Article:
My father’s acute hearing loss has changed the way we communicate.
We’ve lost subtlety. I can’t whisper to him, “Be sure to compliment Mona on her new haircut,” because he won’t hear it. If I shout it loud enough for him to hear, then of course she’ll hear, too.
It’s surprising how many asides we have in a day, little comments and intimacies that are meant for just two, not the entire room.
I used to be able to make my Dad laugh, but it’s really hard to shout a joke or a funny observation. It loses something. Sometimes it comes across as witty, but that’s not the same as funny. Usually it just sounds odd.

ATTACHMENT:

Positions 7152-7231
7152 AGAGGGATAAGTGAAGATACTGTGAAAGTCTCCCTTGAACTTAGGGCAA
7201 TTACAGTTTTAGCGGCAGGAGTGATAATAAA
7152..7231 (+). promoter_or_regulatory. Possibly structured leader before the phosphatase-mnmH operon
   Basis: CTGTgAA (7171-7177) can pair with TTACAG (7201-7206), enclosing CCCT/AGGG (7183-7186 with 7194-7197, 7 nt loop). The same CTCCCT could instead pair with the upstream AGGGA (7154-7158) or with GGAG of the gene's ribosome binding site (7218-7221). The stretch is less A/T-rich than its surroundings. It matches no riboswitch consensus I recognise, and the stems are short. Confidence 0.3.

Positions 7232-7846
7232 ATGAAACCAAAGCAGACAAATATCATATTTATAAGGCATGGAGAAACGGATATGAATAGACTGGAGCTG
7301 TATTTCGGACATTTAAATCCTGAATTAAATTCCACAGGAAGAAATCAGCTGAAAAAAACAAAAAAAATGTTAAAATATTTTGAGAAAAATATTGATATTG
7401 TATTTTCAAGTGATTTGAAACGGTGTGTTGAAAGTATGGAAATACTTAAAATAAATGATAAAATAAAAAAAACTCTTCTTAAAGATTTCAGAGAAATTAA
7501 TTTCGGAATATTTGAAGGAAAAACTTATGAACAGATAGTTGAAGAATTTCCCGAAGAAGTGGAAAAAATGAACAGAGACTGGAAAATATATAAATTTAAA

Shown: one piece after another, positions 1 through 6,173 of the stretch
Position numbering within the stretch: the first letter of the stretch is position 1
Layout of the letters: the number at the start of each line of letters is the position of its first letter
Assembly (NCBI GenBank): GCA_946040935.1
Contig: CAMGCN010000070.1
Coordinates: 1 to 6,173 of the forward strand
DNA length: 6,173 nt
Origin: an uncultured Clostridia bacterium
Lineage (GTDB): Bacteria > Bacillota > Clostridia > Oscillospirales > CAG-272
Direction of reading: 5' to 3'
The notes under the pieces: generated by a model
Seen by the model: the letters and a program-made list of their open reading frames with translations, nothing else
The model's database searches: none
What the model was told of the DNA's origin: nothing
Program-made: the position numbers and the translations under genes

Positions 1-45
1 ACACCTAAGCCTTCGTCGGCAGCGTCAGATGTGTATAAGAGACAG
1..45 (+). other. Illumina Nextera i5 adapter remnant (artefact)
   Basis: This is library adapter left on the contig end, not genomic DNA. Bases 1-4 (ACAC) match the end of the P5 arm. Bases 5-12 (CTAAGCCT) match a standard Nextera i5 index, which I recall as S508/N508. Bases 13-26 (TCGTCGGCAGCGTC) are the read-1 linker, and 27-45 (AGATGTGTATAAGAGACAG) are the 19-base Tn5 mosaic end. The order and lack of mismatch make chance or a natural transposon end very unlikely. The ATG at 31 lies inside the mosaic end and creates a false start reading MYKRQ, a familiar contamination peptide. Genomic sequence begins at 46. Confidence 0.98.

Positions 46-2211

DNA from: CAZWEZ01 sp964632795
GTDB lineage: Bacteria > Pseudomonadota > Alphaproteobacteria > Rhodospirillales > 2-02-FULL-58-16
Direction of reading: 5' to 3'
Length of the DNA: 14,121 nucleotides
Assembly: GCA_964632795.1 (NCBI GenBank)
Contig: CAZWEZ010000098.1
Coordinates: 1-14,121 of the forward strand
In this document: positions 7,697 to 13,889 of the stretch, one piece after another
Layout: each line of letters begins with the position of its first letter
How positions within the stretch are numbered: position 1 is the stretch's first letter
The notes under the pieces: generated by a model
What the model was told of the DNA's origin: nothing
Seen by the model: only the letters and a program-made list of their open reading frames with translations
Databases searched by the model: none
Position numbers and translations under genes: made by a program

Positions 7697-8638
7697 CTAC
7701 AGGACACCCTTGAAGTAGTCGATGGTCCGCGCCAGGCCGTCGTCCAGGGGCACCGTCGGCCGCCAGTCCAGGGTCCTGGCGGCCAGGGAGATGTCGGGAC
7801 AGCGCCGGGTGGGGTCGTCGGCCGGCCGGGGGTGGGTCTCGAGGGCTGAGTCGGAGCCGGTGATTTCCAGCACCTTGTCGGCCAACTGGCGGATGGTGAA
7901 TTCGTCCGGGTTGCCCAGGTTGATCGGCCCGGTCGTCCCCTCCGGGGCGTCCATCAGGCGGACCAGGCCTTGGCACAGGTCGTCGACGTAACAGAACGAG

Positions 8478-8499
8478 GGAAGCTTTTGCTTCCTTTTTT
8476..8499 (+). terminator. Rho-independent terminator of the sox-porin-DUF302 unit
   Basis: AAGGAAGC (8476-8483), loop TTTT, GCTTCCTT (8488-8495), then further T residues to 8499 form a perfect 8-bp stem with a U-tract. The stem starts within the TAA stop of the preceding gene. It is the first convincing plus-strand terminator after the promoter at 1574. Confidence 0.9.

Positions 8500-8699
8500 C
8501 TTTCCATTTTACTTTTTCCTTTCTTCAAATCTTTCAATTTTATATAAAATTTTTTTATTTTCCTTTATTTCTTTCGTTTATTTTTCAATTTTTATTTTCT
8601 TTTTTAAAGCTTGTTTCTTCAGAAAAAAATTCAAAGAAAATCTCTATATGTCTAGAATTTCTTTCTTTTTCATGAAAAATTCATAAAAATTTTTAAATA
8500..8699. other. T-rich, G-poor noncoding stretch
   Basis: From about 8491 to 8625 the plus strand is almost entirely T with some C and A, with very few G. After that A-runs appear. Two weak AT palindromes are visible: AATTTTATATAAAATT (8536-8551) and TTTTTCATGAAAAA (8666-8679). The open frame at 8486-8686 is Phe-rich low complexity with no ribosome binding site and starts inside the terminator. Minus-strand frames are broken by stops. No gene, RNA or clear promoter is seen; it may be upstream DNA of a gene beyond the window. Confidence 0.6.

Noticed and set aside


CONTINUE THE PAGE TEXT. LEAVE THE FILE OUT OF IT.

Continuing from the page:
He would benefit from a hearing aid, but won’t even consider it because “Hearing aids are for old people.” He’s 88. I suppose “old” is forever “five years older than me.”
Worse, he has become very good at giving the impression that he’s heard. Typically what gives him away is inappropriate laughter at something that wasn’t intended as a joke.
I try to use visual cues. I asked him if he wanted something to drink, and he said “No.” I waited a minute, then held up a pitcher of cherry Kool-Aid and asked again. This time the answer was “Yes.”
I can’t change the reception, so I have to change the transmission.